ISLAMABAD, Pakistan — Pakistan's beleaguered President Pervez Musharraf, a U.S. ally, on Monday received a direct violent threat from al Qaida while his political opponents convened parliament to begin impeachment proceedings against him.
In a video, al Qaida's second in command, Ayman al Zawahri, called for an uprising not only against Musharraf but also the Pakistani state, which he said was "virtually ruled from the American Embassy." He spoke in English for the first time in a recording.
The video came as Pakistan's elected parliament met for a special session for impeachment proceedings. The government is still preparing its "charge sheet" against the president but militant Islamic anger at him was obvious in al Qaida's video.
"Pervez has insulted and compromised Pakistan's sovereignty by allowing the CIA and FBI to operate freely in Pakistan and arrest, interrogate, torture, deport and detain any person, whether Pakistani or not, for as long as they like, thus turning the Pakistani army and security agencies into hunting dogs in the contemporary crusade," said Zawahri, an Egyptian who's considered the terrorist group's chief ideologue.
Zawahri denounced Musharraf in particular for his crackdown last year on Islamabad's radical Red Mosque _ an army raid that resulted in some 100 deaths — and his treatment of renegade Pakistani nuclear scientist A.Q. Khan, who's been under house arrest for four years. Although al Qaida has little support in Pakistan, Zawahri picked two grievances that have widespread appeal in the country.
The extremist vitriol against Musharraf, a former army chief who celebrated his 65th birthday Monday, demonstrated how dangerous it would be for him to remain in Pakistan after leaving office. Currently, he has massive security, and has survived several assassination attempts by Islamic militants. There's speculation that he'll be offered refuge in the U.S., where his son Bilal lives, or in Turkey, where he spent his childhood.
Under Musharraf, who seized power in a 1999 military coup, Pakistan allied with Washington against al Qaida and the Taliban in Afghanistan after the Sept. 11 terrorist attacks. However, the Pakistanis have been reluctant warriors at best against Islamic extremists, who've found a haven along Pakistan's border with Afghanistan.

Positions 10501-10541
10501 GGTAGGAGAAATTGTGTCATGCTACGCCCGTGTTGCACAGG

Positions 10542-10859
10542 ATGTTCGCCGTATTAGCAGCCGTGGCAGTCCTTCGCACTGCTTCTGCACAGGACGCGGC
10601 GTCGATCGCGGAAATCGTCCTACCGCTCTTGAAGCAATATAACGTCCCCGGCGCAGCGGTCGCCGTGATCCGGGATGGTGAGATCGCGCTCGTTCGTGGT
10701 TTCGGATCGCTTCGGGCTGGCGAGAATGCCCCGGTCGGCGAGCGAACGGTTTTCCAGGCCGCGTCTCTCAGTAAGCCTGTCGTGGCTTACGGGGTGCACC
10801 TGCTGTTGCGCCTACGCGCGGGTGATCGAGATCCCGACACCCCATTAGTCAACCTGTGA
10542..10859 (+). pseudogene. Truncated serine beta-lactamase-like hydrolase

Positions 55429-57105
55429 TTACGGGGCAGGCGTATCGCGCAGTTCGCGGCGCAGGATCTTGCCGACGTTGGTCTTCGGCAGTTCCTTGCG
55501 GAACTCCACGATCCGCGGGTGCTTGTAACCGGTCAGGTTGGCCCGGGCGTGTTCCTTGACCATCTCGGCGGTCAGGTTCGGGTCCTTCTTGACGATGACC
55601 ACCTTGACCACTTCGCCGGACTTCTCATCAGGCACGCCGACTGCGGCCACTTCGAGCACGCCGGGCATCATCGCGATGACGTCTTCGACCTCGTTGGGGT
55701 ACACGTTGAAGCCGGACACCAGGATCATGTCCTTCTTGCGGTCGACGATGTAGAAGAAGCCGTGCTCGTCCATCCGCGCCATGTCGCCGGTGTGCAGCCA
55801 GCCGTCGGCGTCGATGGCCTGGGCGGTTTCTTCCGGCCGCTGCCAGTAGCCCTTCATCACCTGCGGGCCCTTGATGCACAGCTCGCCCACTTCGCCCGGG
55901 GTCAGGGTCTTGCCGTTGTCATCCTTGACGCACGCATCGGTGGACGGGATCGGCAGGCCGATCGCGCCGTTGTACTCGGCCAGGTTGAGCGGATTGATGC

The authenticity of the recording, delivered to a Pakistani news channel over the weekend, couldn't be verified, though experts said it sounded like Zawahri's voice. Zawahri said he was speaking in English to appeal directly to the people of Pakistan, regretting that he didn't know Urdu, the national language. English is widely understood in Pakistan, unlike Zawahri's native Arabic.
Al Qaida's message was much broader than an attack on Musharraf, with the group calling for jihad against the Pakistani state, including the current government, and especially the military. The army chief, Gen. Ashfaq Kayani, was singled out as a "hostile enemy of Islam." The call confirmed that the extremist challenge to Pakistan wouldn't end with the president's ouster.
"Let there be no doubt in your minds that the dominant political forces at work in Pakistan today are competing to appease and please the modern-day Crusaders in the White House, and are working to destabilize this nuclear-capable nation under the aegis of America," Zawahri said.
So far, Musharraf shows no signs of resigning, as many had predicted after the coalition government, which came to power after elections in February, announced last week that it would move to impeach him.
Parliament needs a two-thirds majority to convict him, and the numbers look close if members vote along party lines. Some coalition members suggested Monday that their campaign wouldn't stop at impeachment; treason charges, which are being threatened, carry the death penalty.
"Impeachment is not enough," said Nisar Ali Khan, a leading member of the coalition, standing outside parliament. "After impeachment, there should be a public trial."
The impeachment process could take until Sept. 3, ministers indicated, which is the start of the Muslim holy month of Ramadan. The charges are expected to be based on Musharraf's alleged subversion of the constitution.
First, all four of the country's provincial parliaments will pass resolutions against Musharraf in turn, in the hope of pressuring him to step down voluntarily.
The assembly of the Punjab, the country's most powerful province, kicked off Monday with a resolution that declared Musharraf unfit for office, which passed by an overwhelming 321-25 amid chants of "Go, Musharraf go!"
Some 35 members of the main pro-Musharraf party joined the other camp, in an ominous sign for the president.
Pakistan continues to battle militants — some with links to al Qaida — on its northwest fringe. At least 100 militants and nine paramilitary troops have died in clashes that began last week in the Bajaur tribal area, which borders Afghanistan.
Bajaur is considered a likely hiding place for Zawahri and Osama bin Laden.
(Shah is a McClatchy special correspondent.)